'Wolfgang Tillmans: 2017' at Tate Modern

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'Wolfgang Tillmans: 2017' at Tate Modern

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Wolfgang Tillmans
Iguazu, 2010
© Wolfgang Tillmans

More than Photographs

A certain food reminds you of an evening, which reminds you of a place, a person, a feeling.

How would you curate an exhibition to represent the conscious experience? Which images would you include, and in what order would you direct the audience to process them? The human brain isn’t linear, and it doesn’t file memories neatly under tabs. A certain food reminds you of an evening, which reminds you of a place, a person, a feeling; these are the threads in the tapestry of experience, tightly woven and only comprehensible when drawn together. And this is Wolfgang Tillmans: 2017, at Tate Modern until June 11th.

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Wolfgang Tillmans
paper drop Prinzessinnenstrasse, 2014
© Wolfgang Tillmans

The gallery has broken from form in their hanging of the show, working closely with the artist and doing away with their standard wall texts. This kind of curating is right up my street. I tend to resent the glosses and explanations, vying with the artwork for my attention and advising me on its context and how to interpret it. I’m not sure this exhibition could succeed otherwise; the means of hanging the pieces is as much a part of the show as its constituent parts, and the absence of exposition means that the images and their subjects come to lay on top of one another in a visual palimpsest, each constituting – in some background way – our reaction to the next.

There’s an idea that what is most specific and intimate is the most universal, and Tillmans is a masterful story teller. By presenting his own, deeply subjective version of the world we all inhabit, he strives to present everyone’s. I’ve never seen the man whose straining neck is depicted in ‘Collum’, 2011, but the way I’m shown the image lets me imagine that I would have been struck by his posture, too. I didn’t travel to Chingaza with Juan Pablo and Karl, but I do understand Tillmans’ impulse to capture them prone on mossy rocks smoking roll ups. These are striking images, and their hanging by bulldog clips, without frames or the mediation of glass, bring the viewer one step closer to experiencing them as more than photographs.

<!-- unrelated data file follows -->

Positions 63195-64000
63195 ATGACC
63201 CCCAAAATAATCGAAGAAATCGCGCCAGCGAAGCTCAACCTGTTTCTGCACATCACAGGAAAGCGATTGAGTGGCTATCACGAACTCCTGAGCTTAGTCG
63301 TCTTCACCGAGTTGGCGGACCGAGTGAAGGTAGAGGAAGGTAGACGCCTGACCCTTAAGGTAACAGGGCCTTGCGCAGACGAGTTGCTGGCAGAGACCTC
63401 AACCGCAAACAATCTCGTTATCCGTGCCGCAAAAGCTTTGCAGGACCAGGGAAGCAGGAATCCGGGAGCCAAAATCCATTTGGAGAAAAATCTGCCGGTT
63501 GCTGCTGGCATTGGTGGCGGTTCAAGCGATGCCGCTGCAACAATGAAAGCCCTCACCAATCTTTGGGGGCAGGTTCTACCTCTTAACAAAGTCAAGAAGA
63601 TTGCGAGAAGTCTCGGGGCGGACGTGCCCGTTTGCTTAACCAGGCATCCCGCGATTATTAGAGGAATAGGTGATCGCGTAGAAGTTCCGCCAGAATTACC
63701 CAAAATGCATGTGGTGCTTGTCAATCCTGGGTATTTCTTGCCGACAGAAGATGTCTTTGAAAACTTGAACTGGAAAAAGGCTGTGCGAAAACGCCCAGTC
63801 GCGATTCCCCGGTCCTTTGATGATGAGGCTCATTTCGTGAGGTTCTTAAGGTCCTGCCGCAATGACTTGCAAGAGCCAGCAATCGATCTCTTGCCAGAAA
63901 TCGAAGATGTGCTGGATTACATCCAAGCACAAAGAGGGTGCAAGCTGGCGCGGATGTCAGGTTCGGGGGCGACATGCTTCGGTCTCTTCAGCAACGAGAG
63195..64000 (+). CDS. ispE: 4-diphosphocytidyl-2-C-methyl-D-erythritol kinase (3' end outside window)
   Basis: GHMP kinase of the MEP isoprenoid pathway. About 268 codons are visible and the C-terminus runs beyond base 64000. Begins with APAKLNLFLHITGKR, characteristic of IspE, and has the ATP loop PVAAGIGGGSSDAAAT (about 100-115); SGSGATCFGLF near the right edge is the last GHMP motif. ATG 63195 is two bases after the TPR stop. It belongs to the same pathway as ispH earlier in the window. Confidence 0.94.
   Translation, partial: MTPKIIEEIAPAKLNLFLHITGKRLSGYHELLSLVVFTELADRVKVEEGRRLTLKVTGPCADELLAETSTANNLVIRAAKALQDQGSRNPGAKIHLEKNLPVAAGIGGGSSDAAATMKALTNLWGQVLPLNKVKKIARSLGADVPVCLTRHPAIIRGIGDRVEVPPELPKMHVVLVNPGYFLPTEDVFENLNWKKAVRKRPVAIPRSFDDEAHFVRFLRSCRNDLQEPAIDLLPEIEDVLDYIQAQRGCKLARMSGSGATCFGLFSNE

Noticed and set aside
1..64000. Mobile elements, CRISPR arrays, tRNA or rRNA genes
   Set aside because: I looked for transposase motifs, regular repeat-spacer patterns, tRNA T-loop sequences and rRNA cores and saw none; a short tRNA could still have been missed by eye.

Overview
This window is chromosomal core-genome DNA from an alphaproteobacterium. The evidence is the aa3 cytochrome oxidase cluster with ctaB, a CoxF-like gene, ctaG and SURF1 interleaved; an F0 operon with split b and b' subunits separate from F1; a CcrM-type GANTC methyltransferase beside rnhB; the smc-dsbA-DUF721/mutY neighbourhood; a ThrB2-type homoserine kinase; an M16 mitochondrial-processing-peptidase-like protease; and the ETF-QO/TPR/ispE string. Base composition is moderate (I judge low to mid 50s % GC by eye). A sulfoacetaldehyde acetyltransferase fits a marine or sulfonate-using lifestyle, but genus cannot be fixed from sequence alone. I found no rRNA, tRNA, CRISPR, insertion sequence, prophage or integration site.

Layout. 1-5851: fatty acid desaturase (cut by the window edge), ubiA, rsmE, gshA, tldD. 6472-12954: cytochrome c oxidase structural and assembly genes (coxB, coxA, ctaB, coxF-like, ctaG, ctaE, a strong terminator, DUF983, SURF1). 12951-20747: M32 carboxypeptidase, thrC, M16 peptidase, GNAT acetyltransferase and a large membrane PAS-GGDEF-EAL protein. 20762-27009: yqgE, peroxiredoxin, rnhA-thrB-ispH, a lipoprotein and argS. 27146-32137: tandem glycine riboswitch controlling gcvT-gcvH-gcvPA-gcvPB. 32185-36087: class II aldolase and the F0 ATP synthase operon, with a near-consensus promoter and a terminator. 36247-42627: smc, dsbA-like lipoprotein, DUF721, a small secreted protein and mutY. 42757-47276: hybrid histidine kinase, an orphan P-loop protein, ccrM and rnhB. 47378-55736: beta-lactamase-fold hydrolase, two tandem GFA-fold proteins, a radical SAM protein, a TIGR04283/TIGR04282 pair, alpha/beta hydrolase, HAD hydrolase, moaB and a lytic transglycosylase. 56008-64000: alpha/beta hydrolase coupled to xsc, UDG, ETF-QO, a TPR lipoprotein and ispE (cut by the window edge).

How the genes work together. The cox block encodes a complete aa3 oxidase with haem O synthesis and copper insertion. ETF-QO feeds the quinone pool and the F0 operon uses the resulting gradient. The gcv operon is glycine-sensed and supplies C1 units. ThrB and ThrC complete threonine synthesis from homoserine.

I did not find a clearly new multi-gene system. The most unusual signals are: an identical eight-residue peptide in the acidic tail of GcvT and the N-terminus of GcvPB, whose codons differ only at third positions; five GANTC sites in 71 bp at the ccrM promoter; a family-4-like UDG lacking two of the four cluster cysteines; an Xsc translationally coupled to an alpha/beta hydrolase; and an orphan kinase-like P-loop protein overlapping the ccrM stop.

‘I didn’t care if it would hurt or help me as an artist. I was only interested in the result’ said Tillmans in a recent interview with the Guardian.

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Wolfgang Tillmans
Juan Pablo & Karl, Chingaza, 2012
© Wolfgang Tillmans

As well as being the simplest means of representing things the way we see them, photography is a medium charged with immediacy. ‘I think titling the exhibition ‘2017’ is [Tillmans’] recognition of where he is at now, in relation to where the world is at now. He’s eager to show that artists don’t work with just one medium, or have just one interest, and this is where it’s at for him and world events too’, says Emma Lewis, assistant curator of the exhibition. Again, the relationship of the individual to a wider context is delicately balanced to maintain both personal and universal relevancies. Tillmans supported the Remain campaign in the recent EU referendum, designing posters and leaflets which could be printed for free. ‘I didn’t care if it would hurt or help me as an artist. I was only interested in the result’ said Tillmans in a recent interview with the Guardian. His contribution, however sincere, was unsuccessful in swaying the vote, but marks a move towards a more emphatic political engagement begun in 2003. ‘It was the demonstrations and protests against the invasion of Iraq which spurred a kind of political consciousness within his practice’, says Lewis, ‘[…] and he began to think about how world events could be represented in his work on a very human, sort of day to day level. (In ‘truth study centres’), [h]e’s arranged objects or print outs from online in such a way that he draws attention to how news outlets relay and convey ‘truth’. He’s drawing attention to bias, gaps in information, and that’s another way that he brings the political into his work – by making us aware of how we take in information about what’s going on in the world.’

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Wolfgang Tillmans
Collum, 2011
© Wolfgang Tillmans

It is when the universal meets the specific, the micro sheds light on the macro and vice versa, that Tillmans work resonates most effectively.

‘What’s going on in the world’ features in the exhibition in much the same way as it does a typical consciousness. Sometimes, it’s all we can think about, centre stage, and at other times we’re distracted. We’re only human, and we want to dance, have sex, eat. For a moment we might be struck by shit buildings going up left, right and centre, as in ‘Shit buildings going up left, right and centre’, 2014, but what really holds our attention tends to be more about the small picture than the big. ‘astro crusto, a’ depicts a fly processing the remains of a lobster dinner; the vibrant colours of the shell contrast with the black of the little insect, and we’re close enough to see every indentation and variation in the carapace. It's one of Tillman’s most famous photographs, and perhaps this is because it manages to illustrate pleasure, time and death all held on a side plate. It is when the universal meets the specific, the micro sheds light on the macro and vice versa, that Tillmans work resonates most effectively. He’s showing us what we already know, which is often all we want to see.

By Emily Watkins.

Astro crusto a 2012

Wolfgang Tillmans
astro crusto, a, 2012
© Wolfgang Tillmans

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